Roughing it in an RV

Sallie Satterthwaite's picture

You may remember my account, several years ago, of a friend we’ll call Jack, who broke himself into many pieces trying to blow leaves off his roof. His several surgeries and arduous rehabilitation resulted in a truly remarkable recovery.

At 60-something, he’s probably in better shape than he was before the fall, and has been cleared to do anything he wants to do so long as it doesn’t involve roofs and ladders.

I can’t find a column I wrote about the collision of Jack’s motor home and a massive oak in his own backyard.

The oak limbs started it by dropping on the motor home one quiet night about two years ago. Our friends were dozing in front of TV when the crash startled them to their feet. It didn’t look too bad to Jack, an ace repairman, but this kind of accident is why you buy insurance. He would certainly do some of the work, the trim and cosmetic stuff, and let the pros do the heavy lifting, of course.

Now Jack and his family love to travel. In any given year it is not unusual to hear about their most recent cruise, or their next one, or family gatherings or camping trips (“camping,” with a washer/dryer?) – in short, these people would win any “Grandparents of the Year” contest anywhere.

Last spring Jack and Martha and a group of friends took an Alaskan cruise and were among a mere handful of people who have seen Mt. McKinley without a cloud covering, according to the guide. That happened only seven times in 2008.

No doubt this was Martha’s charisma at work.

Let Martha Ann pick up the report in the family Christmas newsletter:

During the summer, we took off on a five-week adventure in the RV with [daughter] Gina’s family. You may recall a huge tree limb attacked our camper in 2007. The RV was in the repair shop until three weeks prior to our western departure (21 months). We visited 13 national and/or state parks and monuments, including Rocky Mountain, Yellowstone, Grand Tetons, and Mount Rushmore. [Gina’s] Lauren and Colin earned nine Junior Ranger Badges at the national parks.

Daily mishaps with the camper created apprehension during the trip, but many, many good memories. It became a game to predict the “problem of each subsequent day.”

Initially the latch on the outside storage doors malfunctioned, which caused the doors to open as we were driving 60 mph down the road. Adjacent drivers would point and make unique facial motions to alert us the doors were open.

A few days into the trip, a small water leak caused the engine to begin overheating. Each time this problem occurred, we had to quickly locate a convenient spot (usually the expressway emergency lane) to pull off the highway and allow the engine to cool sufficiently and add water.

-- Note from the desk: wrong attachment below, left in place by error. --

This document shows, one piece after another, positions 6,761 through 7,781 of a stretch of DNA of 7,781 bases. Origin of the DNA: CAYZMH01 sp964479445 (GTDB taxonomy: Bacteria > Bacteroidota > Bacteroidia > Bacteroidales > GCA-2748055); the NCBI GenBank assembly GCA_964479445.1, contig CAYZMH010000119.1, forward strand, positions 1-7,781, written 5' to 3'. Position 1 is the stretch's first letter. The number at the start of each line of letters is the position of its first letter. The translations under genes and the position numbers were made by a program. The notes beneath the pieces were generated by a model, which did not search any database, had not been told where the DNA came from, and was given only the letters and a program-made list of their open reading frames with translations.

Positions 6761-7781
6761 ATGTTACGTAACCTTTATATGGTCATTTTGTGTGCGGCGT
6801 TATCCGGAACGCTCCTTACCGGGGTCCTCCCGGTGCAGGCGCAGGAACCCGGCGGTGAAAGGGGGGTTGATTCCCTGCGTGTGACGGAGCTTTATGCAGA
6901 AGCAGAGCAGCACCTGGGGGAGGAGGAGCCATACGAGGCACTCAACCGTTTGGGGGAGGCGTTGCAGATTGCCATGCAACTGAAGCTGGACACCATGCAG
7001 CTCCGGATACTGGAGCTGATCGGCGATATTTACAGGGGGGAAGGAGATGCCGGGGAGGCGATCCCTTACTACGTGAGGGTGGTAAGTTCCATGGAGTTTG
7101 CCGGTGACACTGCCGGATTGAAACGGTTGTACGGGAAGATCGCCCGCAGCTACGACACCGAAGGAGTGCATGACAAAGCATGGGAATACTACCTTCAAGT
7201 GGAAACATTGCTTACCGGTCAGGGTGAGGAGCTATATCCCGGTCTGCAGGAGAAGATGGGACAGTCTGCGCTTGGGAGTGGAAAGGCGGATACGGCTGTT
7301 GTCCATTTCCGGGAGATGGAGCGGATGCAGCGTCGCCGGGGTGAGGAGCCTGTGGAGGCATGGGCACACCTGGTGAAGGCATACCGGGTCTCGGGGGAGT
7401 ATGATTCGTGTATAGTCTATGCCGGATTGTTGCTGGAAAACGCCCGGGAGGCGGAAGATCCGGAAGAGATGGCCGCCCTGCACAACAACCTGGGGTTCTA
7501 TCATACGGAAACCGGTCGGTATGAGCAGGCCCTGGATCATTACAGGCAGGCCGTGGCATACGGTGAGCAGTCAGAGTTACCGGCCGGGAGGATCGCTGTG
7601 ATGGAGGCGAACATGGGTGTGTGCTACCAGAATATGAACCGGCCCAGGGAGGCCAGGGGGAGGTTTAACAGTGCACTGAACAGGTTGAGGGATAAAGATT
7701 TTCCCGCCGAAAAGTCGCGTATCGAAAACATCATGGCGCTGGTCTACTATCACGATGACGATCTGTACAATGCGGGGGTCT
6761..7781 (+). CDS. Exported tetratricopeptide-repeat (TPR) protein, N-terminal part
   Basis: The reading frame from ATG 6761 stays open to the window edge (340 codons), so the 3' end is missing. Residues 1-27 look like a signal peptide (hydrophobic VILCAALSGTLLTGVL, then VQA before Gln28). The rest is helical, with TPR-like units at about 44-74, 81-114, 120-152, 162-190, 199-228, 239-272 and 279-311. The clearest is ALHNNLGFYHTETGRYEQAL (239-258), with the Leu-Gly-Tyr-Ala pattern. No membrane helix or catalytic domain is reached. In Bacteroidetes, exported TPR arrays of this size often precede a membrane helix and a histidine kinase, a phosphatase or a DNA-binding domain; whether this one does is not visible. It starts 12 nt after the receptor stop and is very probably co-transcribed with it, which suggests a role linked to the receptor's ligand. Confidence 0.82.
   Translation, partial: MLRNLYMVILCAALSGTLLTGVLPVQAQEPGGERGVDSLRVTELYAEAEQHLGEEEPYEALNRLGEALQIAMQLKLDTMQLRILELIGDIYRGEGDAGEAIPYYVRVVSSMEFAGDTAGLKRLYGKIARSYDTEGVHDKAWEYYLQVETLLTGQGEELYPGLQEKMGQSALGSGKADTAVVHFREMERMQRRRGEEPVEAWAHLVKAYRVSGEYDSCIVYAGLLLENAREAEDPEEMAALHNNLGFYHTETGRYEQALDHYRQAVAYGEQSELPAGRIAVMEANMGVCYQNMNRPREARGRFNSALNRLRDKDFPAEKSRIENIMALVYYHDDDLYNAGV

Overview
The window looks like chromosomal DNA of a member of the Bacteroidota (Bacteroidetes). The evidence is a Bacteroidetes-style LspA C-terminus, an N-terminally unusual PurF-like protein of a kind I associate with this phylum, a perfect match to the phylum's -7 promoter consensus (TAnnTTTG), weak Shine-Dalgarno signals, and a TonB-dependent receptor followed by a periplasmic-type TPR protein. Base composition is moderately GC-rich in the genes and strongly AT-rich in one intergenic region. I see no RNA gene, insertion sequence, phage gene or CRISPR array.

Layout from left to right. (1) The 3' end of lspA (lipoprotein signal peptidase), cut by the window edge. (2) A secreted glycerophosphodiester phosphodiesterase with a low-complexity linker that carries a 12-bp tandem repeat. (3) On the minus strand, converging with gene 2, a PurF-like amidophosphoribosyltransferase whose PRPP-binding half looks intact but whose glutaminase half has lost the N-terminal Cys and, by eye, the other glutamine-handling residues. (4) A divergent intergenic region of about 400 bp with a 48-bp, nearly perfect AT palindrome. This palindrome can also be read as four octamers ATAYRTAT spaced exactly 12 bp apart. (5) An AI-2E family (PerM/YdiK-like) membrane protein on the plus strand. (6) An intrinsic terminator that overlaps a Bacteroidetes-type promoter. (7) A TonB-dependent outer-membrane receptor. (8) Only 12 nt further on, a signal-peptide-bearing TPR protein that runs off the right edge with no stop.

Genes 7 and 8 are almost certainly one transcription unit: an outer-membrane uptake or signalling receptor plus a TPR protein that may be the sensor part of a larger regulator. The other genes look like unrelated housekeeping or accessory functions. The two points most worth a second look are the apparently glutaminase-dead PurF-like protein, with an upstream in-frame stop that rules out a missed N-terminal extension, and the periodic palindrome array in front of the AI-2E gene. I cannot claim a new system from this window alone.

We utilized a “water brigade” with Lauren and Colin inside the camper filling various containers and Gina and yours truly running the containers to Jack. (We didn’t dare allow Lauren and Colin outside the camper on the busy roads where this usually occurred.)

A few days later, the washer/dryer decided to die. Jack and Gina were in the midst of disassembling the washer/dryer to troubleshoot the problem when Colin tells us the faucet in the bathroom sink would not stop running.

The loss of the washer/dryer was a major inconvenience because the six of us had packed a small supply of clothes because of limited closet space in a camper for six people.

However, two incidents were especially scary. The first one occurred when an unexpected storm ripped one side of the awning out of the camper. Hearing the loud noise as the broken awning was banging into the camper because of the high winds, Jack, Gina, and I ran outside and held on to the awning until the thunderstorm calmed which prevented the awning from beating additional holes in the camper.

Since we could not drive the camper with the broken awning, we were fortunate to locate a mobile RV repairman, who came to the Colorado Springs campground and took care of the needed repairs.

Secondly, rough roads caused a 32” TV to fall onto Jack and Gina as Jack was driving. Fortunately Jack maintained control, did not wreck, and no one severely injured. Surprisingly, the TV did not break, but I doubt I will ever forget Gina’s scream when the TV fell.

“Handyman Jack” and the engineers, Gina and [husband], were able to repair many of our problems, but some were above and beyond repair “on the road...” in retrospect, perhaps we were too ambitious to undergo the extensive trip, prior to a thorough check of the camper, but we have no regrets and we did have a fun, educational, and memorable adventure.

P.S. Oh, dear. Late word about Martha Ann and her hapless holidays. She broke her left ankle in a fall involving a kitchen step-stool. Didn’t stop her from riding with the grandchildren who were being redeposited in various parts of the Southeast.

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